Season 3 of Call of Duty DMZ launches today, and there is plenty of content for fans to be excited about. This is the biggest new offering of content available in the game mode since it was released, and it couldn’t come at a better time. Players will get access to new features such as Active Duty Operator slots, Barter and Contraband Workbenches, and fresh equipment, such as Plate Carriers and the Rebreather. However, perhaps one of the most sought-after pieces of content in Season 3 of DMZ is the Skeleton Key.
As described in the Season 3 blog for DMZ from Activision, the Skeleton Key is essentially a master key on Al Mazrah and Ashika Island. Once players obtain one, they can open any locked door, box, or building on any map, with the exception of Building 21. This is incredibly useful for completing Faction missions that require a specific key or simply opening a door that you know holds some nice loot.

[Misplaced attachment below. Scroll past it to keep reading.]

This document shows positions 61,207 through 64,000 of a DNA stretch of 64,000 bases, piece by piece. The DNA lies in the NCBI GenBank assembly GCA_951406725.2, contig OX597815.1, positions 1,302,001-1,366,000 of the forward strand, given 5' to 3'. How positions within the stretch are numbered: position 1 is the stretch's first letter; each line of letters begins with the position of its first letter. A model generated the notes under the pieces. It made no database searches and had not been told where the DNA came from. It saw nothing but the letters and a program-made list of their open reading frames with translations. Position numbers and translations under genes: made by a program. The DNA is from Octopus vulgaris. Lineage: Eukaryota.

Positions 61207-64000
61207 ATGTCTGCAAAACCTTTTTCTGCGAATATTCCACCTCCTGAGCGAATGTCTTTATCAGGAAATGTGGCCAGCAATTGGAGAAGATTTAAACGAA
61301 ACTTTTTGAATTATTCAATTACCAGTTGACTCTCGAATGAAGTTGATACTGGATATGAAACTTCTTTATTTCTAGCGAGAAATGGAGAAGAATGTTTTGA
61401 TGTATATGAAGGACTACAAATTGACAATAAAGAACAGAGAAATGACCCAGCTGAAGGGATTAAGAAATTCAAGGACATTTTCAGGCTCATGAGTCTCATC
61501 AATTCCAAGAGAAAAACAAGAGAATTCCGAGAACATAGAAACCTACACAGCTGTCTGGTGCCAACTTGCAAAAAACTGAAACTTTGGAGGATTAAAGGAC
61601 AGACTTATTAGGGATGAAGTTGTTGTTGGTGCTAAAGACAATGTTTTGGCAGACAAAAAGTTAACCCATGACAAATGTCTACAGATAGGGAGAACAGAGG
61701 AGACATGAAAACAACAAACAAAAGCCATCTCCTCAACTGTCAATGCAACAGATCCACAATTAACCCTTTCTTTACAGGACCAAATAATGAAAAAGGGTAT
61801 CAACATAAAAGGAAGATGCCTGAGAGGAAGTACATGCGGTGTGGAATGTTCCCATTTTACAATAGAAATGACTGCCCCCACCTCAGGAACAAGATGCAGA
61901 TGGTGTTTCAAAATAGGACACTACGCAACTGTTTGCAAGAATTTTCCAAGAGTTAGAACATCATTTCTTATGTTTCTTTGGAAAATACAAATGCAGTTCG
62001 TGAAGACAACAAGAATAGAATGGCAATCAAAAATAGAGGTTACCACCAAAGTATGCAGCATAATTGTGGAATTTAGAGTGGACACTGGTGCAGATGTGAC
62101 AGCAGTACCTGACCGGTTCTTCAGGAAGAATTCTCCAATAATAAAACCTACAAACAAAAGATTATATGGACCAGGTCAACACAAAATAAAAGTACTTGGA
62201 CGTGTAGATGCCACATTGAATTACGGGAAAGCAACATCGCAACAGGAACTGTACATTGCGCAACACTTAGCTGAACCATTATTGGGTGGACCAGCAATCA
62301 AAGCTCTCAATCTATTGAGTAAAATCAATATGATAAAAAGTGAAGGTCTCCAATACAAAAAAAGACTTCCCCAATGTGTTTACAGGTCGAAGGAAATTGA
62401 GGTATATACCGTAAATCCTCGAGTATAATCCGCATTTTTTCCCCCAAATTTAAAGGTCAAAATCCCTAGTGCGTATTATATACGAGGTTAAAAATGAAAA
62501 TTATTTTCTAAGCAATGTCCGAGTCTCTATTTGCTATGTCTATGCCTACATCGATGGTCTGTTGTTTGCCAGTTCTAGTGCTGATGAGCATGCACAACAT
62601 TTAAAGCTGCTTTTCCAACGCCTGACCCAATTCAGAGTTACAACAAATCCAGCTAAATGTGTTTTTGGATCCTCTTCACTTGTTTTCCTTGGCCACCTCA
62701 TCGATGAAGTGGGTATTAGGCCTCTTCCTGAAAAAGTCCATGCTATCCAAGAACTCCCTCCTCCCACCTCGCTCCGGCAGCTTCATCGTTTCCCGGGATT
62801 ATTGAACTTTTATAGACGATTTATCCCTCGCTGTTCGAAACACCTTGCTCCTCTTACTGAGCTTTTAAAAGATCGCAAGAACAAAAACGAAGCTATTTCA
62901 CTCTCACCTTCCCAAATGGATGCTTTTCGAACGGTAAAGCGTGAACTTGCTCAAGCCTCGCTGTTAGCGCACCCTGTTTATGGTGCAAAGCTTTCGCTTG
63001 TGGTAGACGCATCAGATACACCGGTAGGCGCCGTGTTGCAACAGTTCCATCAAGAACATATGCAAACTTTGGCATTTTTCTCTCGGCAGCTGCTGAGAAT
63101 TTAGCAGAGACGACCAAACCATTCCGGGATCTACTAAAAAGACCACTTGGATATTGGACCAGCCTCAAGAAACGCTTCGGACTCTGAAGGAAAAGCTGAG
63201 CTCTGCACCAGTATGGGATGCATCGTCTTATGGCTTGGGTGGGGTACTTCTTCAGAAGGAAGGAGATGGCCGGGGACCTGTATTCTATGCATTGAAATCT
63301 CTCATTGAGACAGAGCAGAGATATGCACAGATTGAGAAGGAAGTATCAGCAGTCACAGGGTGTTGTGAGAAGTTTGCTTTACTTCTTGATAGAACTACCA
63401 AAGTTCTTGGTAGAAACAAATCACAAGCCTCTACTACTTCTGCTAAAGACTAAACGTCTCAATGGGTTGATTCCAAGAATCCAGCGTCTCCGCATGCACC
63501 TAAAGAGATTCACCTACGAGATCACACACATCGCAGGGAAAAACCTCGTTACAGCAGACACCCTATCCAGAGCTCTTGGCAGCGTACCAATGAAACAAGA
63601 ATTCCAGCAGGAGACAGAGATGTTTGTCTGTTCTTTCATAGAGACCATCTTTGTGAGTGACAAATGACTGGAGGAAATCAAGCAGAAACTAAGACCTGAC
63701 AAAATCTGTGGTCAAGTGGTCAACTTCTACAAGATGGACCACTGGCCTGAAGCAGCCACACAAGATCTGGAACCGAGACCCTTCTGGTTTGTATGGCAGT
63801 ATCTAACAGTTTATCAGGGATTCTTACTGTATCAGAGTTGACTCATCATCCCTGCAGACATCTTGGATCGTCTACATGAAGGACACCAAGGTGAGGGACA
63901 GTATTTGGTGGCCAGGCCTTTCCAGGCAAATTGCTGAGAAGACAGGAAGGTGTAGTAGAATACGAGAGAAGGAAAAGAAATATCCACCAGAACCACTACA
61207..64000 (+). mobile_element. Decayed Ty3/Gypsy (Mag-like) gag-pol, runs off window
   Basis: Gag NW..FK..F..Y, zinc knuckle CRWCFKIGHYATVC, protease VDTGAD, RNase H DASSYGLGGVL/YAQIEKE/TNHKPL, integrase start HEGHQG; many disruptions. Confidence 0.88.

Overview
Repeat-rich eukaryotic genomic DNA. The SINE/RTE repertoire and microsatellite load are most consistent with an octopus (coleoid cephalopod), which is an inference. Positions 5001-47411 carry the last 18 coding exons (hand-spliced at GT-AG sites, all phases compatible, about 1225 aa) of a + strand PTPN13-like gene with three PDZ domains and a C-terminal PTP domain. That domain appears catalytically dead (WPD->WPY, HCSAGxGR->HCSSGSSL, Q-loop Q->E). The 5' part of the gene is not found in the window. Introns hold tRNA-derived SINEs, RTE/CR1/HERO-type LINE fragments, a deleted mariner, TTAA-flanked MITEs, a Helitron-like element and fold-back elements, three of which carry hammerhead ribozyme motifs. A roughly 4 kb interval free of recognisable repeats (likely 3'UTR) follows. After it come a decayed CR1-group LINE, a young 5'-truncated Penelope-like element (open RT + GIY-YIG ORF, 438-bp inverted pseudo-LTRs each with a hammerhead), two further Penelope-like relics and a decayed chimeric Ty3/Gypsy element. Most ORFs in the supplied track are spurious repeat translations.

If you want to learn how to get a Skeleton Key in DMZ, keep reading the guide below.
Getting a Skeleton Key in DMZ
Unlike any other key in DMZ, the Skeleton Key can only be obtained by crafting it. This is done through the new Barter stations that are spread out across Al Mazrah and Ashika Island. Players will need to locate the Barter system recipe for the Skeleton Key, which has yet to be discovered in DMZ.
Once players have access to that Barter recipe, they will need the materials required to craft the key. The materials required to craft the Skeleton Key are:
- x1 Videocassette Recorder
- x1 Vintage Wine Bottle
- x1 Encrypted Hard Drive
These materials might be difficult to come by in a single match, so players might want to save all of the materials they can if they’re planning on crafting a Skeleton Key. You can read how to find Vintage Wine Bottles in a recent guide of ours.
We will update this article as more details emerge around the Skeleton Key, such as where to find its recipe and the best way to get the materials.
About the Author
Joey Carr is a full-time writer for multiple esports and gaming websites. He has 6+ years of experience covering esports and traditional sporting events, including DreamHack Atlanta, Call of Duty Championships 2017, and Super Bowl 53.